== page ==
"Far from being the conservative ballast on the Mass Hall ship of state, Steiner is a man with impeccable liberal credentials that date back to his undergraduate days when he actively supported Adlai Stevenson for President."
DANIEL STEINER '54 is Harvard's new man with the bullhorn. He has succeeded Archibald Cox '34, Williston Professor of Law, as the University's premier crisis-handler, and his name is in the news with an astonishing predictability.
The Mass Hall occupation last April featured Steiner in his most prominent role during his two year tenure as general counsel to the University. He was on the scene minutes after the dawn takeover. He read statements over a bullhorn to the occupiers. He handled the legal technicalities involved in obtaining a court order against the black occupiers. Following the occupation, he coordinated the Administration's efforts to identify and discipline the protesters.
Steiner has run interference for the Administration countless times since 1970. He organized Harvard's security for last April's SDS convention at Memorial Hall. He was the Administration's troubleshooter during a May 10 antiwar sit-in at the Littauer Center. He appeared in local courts to represent the University in complaints against a trespassing former student. During a February 24 mill-in at University Hall, he strolled into the tense atmosphere in Dean Epps's office and told 50 black occupiers that President Bok would meet with a group of them later in the evening.
Steiner's visible connections with crisis and discipline have lent credence to the theory that he is a Mass Hall hardliner. He is seen in some quarters as a cool manipulator, a wily maximizer who tirelessly and relentlessly spends his time ferreting out student disrupters. Let Derek Bok make the high-minded speeches--Daniel Steiner is behind him wielding the hatchet.
In an interview last week, Steiner indicated that this image of him is distorted. Far from being the conservative ballast on the Mass Hall ship of state, Steiner is a man with impeccable liberal credentials that date back to his undergraduate days when he actively supported Adlai Stevenson for President. He ran as a reform Democrat in a New York City Assembly district in 1962 and later headed a Federal civil rights agency. He presently supports George McGovern, and has contributed to the Democratic nominee's campaign.
Steiner discussed the apparent conflict between his work as a disciplinarian and his liberal political beliefs. Crisis handling "is not work that I enjoy," he said. "But it is work that is very important to the University." Steiner believes deeply in the importance of a "free and open University," a phrase he repeats continually. His rational liberalism fears disorder and places a value approaching sanctity on the virtues of free speech and academic freedom. He has the lawyer's unswerving commitment to duty and orderly process, and he works hard, even if he cringes at some aspects of his job. In this sense, his duties at Harvard are a logical continuation of his career before he became the University's first general counsel.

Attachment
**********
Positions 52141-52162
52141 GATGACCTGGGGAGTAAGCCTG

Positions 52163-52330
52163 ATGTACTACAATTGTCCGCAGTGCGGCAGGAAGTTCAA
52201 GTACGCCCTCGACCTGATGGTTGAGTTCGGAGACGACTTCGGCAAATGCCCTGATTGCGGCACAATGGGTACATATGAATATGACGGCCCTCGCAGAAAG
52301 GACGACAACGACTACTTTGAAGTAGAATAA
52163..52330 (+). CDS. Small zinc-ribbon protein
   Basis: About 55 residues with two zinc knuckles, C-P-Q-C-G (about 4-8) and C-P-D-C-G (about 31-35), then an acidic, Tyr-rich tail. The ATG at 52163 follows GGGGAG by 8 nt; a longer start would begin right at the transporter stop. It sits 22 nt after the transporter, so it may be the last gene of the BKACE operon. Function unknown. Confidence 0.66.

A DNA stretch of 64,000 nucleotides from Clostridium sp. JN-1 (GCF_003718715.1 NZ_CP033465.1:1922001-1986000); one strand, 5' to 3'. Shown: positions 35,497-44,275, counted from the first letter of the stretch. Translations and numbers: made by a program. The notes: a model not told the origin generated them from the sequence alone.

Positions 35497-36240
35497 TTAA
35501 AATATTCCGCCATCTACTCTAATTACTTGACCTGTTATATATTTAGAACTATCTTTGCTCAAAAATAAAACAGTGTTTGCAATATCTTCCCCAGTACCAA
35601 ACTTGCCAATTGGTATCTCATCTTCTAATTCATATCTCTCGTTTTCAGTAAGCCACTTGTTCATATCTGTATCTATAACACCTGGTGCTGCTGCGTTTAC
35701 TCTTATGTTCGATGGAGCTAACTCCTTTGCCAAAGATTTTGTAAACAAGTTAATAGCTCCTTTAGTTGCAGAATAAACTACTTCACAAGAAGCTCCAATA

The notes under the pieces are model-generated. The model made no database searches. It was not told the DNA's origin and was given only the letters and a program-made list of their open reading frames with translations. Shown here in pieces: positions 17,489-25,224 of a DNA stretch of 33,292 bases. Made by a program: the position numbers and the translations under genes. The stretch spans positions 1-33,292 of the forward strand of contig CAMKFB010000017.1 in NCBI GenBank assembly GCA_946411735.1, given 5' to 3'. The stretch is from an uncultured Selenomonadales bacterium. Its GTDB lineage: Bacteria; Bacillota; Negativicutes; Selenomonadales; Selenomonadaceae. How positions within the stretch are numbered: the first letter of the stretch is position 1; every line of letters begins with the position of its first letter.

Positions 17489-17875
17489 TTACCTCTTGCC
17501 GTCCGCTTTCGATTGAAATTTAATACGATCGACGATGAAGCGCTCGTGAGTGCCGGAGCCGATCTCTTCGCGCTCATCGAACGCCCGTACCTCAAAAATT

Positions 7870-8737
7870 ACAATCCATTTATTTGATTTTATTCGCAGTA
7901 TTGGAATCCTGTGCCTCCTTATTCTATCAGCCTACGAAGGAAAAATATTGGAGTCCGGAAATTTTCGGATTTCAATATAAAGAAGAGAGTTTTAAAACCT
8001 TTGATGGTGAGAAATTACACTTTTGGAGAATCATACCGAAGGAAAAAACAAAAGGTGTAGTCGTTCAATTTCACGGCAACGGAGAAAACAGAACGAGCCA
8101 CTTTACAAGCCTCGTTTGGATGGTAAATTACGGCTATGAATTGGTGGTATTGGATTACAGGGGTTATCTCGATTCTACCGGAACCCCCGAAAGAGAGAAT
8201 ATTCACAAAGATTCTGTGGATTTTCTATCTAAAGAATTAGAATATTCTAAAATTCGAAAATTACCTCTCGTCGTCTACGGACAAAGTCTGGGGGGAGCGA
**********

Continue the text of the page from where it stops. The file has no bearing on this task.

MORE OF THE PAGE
AS AN UNDERGRADUATE here in the early fifties, Steiner was active in Democratic party politics and firmly opposed Joseph McCarthy's brand of hysterical anti-Communism that then raged in the nation.
"I wrote a letter condemning McCarthyism that was published in the New York Times," he recalled.
Much like today's young politicos, Steiner preferred to work for Democratic candidates in actual campaigns rather than become active in the campus Young Democrats. He remembers driving Cambridge voters to the polls in the 1952 election. "In retrospect, I can see that the Cambridge Democratic politicians were primarily interested in the local races, and cared little for the Stevenson campaign," he said.
Steiner graduated magna cum laude, and following a year at the University of London, entered Harvard Law School. After law school, he held a one-year fellowship at the New York City Bar Association and then joined the New York firm of Patterson, Belknap.
"I initially entered private practice for two reasons," Steiner said. "I wanted to gain experience and I wanted to have some kind of base outside government before perhaps entering public service."
During this period, Steiner was active in the Lexington Democratic Club, a reform Democratic organization based in the city's upper east side. He staged his foray into electoral politics in a Ninth District Assembly race in 1962.
"That year was a bleak one for New York Democrats." Steiner recalled. "Robert Morganthau made a miserable showing against Rockefeller in the gubernatorial race--and that dragged down the rest of the ticket."
Steiner and his wife Prudence campaigned for the Assembly seat for seven months. Although it is somewhat difficult to imagine the generally sober general counsel glad-handing voters, he says he enjoyed the campaign.